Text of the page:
Thursday, 30 August 2012

95 Today

Today Denis Healey - Baron Healey as he is now - is 95. There are very few politicians for whom I have anything that could be called a soft spot, but he is one of them. Yes, he was, in his prime, a notorious political bruiser (and, in the Thirties, a Communist - there isn't much in his politics that I like), but he had a very good war - North Africa, Sicily, Italian Campaign, could have stayed in as a Lieutenant Colonel - and, unlike so many of today's politicians, he seems a fully rounded human being, with a wide 'hinterland' beyond politics, including, among much else, a love of the works of Samuel Beckett, which can only be a good sign.
  Healey also has a nice turn of phrase, famously likening being attacked by Geoffrey Howe to being 'savaged by a dead sheep'. He originated the First Law of Holes - 'When you're in one, stop digging.' Unsurprisingly he was not keen on Mrs Thatcher, calling her 'Petain in petticoats' and 'La Pasionaria of middle-class privilege' (harsh, harsh). On one occasion, he accused Ian Mikardo of being 'out of his tiny Chinese mind' - a phrase he borrowed from Hermione Gingold, but which the Chinese Embassy took for an insult and accordingly kicked up a fuss. Some things never change...
  Despite his socialism, Healey also enjoys the distinction of being the only Chancellor of the Exchequer in recent decades who actually managed to wrestle public expenditure down - albeit at the behest of the IMF. Happy birthday to him!


  1. His generation of politicians seemed so much more heavyweight than those we’ve endured in the past twenty years; not surprising when we consider what they experienced: the thirties, World War ll, the post-war rebuilding of Britain. I wonder to what extent Healey, Minister of Defence, influenced Wilson in the decision to keep British troops out of the Vietnam War? Such a pity Blair didn’t seek out the old boy’s views prior to following Bush into Iraq, but then again perhaps he did and chose to ignore suggestions from that powerful intellect and vast experience of political and military matters.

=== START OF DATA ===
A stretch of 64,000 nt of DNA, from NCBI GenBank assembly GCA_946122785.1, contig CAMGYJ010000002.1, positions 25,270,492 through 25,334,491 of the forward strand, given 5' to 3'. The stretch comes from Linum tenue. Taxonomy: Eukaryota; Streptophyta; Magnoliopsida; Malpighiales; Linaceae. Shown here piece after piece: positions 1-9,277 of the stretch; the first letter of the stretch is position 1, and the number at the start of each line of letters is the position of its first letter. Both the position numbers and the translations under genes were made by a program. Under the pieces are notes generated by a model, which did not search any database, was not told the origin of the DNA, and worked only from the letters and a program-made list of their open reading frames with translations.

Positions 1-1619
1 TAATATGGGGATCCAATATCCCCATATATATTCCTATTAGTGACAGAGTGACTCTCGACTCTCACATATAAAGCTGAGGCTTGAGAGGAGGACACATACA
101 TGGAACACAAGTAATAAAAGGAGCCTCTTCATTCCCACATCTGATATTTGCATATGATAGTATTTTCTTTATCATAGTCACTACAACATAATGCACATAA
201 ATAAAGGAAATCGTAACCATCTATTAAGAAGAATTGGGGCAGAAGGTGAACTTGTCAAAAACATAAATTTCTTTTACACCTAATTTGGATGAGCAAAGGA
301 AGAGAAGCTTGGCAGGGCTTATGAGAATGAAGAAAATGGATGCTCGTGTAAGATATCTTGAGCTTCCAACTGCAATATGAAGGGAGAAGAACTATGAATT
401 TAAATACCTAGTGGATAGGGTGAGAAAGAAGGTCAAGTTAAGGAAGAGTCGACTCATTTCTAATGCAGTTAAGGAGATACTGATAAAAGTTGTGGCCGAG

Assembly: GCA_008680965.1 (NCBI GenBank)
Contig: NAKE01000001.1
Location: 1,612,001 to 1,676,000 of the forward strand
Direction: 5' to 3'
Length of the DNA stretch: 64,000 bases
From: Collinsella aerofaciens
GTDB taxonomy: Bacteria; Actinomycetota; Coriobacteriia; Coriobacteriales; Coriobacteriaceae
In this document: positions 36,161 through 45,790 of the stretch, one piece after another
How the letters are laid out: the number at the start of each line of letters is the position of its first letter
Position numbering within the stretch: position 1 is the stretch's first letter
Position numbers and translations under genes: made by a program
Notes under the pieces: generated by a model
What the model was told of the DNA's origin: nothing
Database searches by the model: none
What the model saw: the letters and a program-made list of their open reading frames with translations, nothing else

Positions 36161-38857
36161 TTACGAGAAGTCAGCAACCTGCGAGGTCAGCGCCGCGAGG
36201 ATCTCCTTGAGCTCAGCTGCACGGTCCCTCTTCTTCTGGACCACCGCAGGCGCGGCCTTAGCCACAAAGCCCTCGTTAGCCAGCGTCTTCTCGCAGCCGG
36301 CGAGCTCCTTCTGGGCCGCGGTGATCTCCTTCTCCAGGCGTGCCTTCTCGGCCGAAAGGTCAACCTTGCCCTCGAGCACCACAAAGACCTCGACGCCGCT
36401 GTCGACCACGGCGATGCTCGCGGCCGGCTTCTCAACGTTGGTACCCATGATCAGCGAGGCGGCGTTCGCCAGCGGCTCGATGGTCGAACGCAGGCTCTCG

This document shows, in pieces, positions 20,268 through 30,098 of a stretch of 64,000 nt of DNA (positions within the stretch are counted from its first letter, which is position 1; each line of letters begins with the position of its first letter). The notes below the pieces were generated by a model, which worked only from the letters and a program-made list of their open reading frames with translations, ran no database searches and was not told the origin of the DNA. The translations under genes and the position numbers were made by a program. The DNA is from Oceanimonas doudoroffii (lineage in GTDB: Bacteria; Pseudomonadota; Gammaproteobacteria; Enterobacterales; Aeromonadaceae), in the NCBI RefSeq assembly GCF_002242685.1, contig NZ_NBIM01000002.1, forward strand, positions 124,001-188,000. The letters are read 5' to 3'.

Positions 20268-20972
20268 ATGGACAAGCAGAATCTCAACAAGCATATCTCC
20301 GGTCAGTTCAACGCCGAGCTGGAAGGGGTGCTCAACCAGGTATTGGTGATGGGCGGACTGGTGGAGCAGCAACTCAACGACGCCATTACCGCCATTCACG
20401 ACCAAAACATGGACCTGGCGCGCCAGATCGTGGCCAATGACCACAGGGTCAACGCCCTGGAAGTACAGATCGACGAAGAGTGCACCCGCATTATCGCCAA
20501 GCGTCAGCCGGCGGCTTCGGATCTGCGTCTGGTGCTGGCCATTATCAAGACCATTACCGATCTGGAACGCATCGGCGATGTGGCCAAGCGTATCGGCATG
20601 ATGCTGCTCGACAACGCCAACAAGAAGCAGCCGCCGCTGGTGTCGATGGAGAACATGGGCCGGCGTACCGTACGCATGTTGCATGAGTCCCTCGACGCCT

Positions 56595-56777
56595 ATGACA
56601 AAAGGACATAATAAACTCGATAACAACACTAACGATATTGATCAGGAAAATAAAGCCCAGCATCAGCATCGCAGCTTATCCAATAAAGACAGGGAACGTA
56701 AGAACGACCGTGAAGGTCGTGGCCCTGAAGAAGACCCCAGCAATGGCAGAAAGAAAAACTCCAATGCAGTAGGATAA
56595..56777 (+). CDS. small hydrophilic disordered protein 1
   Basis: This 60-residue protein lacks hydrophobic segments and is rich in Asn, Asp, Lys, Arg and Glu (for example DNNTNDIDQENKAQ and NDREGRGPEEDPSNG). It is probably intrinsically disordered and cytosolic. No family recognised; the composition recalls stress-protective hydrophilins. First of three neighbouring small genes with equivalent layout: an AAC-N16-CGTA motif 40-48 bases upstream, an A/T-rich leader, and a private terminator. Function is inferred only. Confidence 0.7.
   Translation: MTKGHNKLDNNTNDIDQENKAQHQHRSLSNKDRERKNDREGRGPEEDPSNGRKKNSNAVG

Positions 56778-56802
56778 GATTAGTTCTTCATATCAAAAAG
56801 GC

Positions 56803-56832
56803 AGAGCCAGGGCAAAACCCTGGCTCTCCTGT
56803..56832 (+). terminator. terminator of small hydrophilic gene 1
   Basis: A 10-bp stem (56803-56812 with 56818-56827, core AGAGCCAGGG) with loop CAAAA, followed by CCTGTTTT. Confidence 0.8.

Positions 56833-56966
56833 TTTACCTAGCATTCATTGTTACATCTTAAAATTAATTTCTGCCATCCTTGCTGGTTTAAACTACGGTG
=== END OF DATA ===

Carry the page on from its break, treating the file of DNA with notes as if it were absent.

Those eyebrows were a thing of wonder. It’s amusing now to imagine a BBC tv discussion chaired by Robin Day with Denis Healey on one side and George Woodcock, General Secretary of the TUC, on the other. Not so much a meeting of minds; more a battle of highbrows. I reckon it would have been a draw.

  2. How to confuse an eyebrow with a highbrow - and all in the same short para, especially in the case of Denis and George. The eyebrows win every time.

  3. Talking of George Woodcock, my father-in-law once found himself standing next to him at a urinal. 'It's not wood' he reported.

  4. Healey would have made an excellent headmaster, he seemed to have authority, perhaps it was his misfortune to be part of the Wilson wrecking squad who, aided and abetted by the TUC, set British manufacturing on it's downward spiral, the trade union leaders had their own keys to No 10. Many years later Healey appeared on a radio programme with Tony Benn, talking about coping with the deaths of their wives. The discussion was both heartwarming and deeply moving, seldom have I heard people talking so openly and honesty about such an emotive subject.